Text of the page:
Every Friday, we choose an alum who has been making headlines—for better or for worse.
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2/25/11: Robert Lopez ’97

Robert Lopez ’97 “sang in church choirs throughout college and always suspected he’d return to sacred music,” says the bio on the website of the new Broadway musical The Book of Mormon. Lopez is the work’s cowriter.

Whether or not Lopez really sang in church choirs (we confirmed that he did sing in the a cappella group Spizzwinks(?), he clearly learned some literary tricks at Yale. Irony, for instance: the musical’s scatological satire is about as far from sacred as Salt Lake City is from Uganda. That’s the sub-Saharan setting of the show (tag line: “God’s favorite musical”), in which white Mormon missionaries travel to Africa and, in the words of the New York Times, “blasphemy and cussing” ensue.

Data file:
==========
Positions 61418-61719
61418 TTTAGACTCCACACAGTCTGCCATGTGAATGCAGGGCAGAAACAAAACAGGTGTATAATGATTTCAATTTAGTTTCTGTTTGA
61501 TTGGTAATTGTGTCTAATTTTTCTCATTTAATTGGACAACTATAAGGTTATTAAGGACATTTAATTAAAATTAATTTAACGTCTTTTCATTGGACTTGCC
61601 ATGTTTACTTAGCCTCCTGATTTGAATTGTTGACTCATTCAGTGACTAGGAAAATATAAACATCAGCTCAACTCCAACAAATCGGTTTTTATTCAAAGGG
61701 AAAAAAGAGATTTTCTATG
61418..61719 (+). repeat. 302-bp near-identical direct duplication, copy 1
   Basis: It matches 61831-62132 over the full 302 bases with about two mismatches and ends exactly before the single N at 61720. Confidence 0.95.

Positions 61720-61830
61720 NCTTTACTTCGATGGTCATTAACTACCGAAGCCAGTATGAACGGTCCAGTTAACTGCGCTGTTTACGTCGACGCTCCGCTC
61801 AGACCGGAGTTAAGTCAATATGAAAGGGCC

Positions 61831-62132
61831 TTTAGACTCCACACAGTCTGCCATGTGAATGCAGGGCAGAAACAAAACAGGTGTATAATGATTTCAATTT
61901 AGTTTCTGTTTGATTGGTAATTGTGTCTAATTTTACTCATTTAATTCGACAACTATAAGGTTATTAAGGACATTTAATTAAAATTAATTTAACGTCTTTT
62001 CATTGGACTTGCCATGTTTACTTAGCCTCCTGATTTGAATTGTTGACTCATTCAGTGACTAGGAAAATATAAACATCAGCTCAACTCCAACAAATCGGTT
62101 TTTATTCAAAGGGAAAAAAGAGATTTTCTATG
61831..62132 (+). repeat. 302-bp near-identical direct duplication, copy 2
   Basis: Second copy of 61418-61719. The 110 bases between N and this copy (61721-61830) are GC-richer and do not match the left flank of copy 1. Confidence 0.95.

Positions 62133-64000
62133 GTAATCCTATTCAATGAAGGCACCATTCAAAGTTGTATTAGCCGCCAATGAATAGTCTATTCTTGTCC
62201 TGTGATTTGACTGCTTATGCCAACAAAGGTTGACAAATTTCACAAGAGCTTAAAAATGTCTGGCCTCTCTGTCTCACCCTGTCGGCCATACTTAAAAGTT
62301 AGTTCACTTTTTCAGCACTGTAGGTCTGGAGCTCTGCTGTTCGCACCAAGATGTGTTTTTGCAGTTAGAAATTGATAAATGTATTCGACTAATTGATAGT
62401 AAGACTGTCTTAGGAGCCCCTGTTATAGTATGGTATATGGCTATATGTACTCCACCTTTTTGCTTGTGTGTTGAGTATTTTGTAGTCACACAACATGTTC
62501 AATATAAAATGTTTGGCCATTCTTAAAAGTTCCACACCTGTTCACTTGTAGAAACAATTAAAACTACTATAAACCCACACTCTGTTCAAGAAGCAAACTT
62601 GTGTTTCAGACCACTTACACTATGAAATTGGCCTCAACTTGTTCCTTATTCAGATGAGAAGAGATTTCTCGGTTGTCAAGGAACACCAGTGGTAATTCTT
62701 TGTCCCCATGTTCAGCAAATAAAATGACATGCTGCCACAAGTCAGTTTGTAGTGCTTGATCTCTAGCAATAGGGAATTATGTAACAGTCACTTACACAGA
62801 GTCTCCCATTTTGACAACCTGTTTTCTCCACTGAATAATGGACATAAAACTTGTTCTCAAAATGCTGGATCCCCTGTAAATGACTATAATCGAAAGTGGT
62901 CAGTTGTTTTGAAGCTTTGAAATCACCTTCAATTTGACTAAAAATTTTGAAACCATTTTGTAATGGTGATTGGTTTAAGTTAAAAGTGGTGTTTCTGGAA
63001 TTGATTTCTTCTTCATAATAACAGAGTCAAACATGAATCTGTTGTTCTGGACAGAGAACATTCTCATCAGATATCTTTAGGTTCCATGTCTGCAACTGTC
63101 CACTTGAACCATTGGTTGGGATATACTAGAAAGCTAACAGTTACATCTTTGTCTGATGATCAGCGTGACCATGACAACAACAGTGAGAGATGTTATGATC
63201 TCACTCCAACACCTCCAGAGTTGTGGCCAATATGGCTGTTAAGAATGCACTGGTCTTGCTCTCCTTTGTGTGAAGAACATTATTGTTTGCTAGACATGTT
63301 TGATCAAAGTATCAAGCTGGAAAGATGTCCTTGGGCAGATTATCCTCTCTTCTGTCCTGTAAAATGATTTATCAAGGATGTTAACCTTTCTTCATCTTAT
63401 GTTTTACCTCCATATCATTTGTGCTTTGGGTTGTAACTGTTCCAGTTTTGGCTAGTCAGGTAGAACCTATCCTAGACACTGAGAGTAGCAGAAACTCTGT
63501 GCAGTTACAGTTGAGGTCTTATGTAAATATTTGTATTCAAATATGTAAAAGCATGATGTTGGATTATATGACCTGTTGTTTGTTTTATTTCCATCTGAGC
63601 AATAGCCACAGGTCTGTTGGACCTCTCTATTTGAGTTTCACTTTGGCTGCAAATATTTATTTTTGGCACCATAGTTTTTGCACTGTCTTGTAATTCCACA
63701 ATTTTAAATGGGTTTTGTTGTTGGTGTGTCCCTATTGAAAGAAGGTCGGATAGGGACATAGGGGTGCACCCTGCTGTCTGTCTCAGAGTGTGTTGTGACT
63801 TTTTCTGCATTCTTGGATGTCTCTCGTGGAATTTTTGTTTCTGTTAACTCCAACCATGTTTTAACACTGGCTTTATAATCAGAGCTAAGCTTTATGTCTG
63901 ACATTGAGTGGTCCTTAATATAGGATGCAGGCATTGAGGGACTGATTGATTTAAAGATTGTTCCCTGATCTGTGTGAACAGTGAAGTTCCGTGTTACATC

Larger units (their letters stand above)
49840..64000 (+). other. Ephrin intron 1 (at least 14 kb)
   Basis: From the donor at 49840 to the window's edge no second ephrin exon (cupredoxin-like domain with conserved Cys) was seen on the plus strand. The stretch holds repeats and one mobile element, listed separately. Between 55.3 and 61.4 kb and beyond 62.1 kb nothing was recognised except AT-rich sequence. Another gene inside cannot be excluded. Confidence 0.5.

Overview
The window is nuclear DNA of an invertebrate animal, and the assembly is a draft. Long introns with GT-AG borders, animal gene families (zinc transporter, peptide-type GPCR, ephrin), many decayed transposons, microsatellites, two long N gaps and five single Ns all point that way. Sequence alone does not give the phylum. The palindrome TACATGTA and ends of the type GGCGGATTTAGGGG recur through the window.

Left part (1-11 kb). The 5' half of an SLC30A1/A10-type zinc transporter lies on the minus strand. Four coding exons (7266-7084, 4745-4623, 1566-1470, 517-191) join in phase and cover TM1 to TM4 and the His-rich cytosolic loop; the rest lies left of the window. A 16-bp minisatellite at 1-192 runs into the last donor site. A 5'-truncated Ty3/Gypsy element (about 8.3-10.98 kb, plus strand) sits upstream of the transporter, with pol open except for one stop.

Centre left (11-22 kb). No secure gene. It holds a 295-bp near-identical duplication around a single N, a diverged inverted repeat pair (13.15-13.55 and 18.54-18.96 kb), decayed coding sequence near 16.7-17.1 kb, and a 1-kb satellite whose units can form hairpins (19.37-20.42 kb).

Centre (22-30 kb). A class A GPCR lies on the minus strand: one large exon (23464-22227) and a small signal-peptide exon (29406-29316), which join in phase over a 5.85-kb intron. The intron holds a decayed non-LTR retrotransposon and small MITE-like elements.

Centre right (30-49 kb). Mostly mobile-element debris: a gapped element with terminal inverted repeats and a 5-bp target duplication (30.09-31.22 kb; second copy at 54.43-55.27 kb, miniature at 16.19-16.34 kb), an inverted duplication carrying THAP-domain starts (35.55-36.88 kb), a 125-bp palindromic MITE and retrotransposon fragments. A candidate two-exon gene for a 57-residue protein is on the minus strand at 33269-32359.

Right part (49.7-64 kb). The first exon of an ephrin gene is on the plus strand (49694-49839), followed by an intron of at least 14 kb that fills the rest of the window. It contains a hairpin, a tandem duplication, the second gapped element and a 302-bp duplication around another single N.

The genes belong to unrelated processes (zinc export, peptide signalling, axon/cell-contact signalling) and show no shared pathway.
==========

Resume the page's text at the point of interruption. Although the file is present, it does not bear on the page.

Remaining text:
Exactly what you’d expect from Lopez’s collaborators, Trey Parker and Matt Stone of South Park infamy. They may be the bigger names, but Lopez is no slouch: he picked up a 2004 Tony award for Avenue Q, the puppet musical. At Yale, he studied with lit-crit giant Harold Bloom, who taught him to read the Bible as literature—“a story that can change the world,” Lopez tells the Times, “but in the end it’s just a story.” (And the Book of Mormon? He calls it “Bible fan fiction.”)

Previews began February 24.

Filed under television, theater, singing groups
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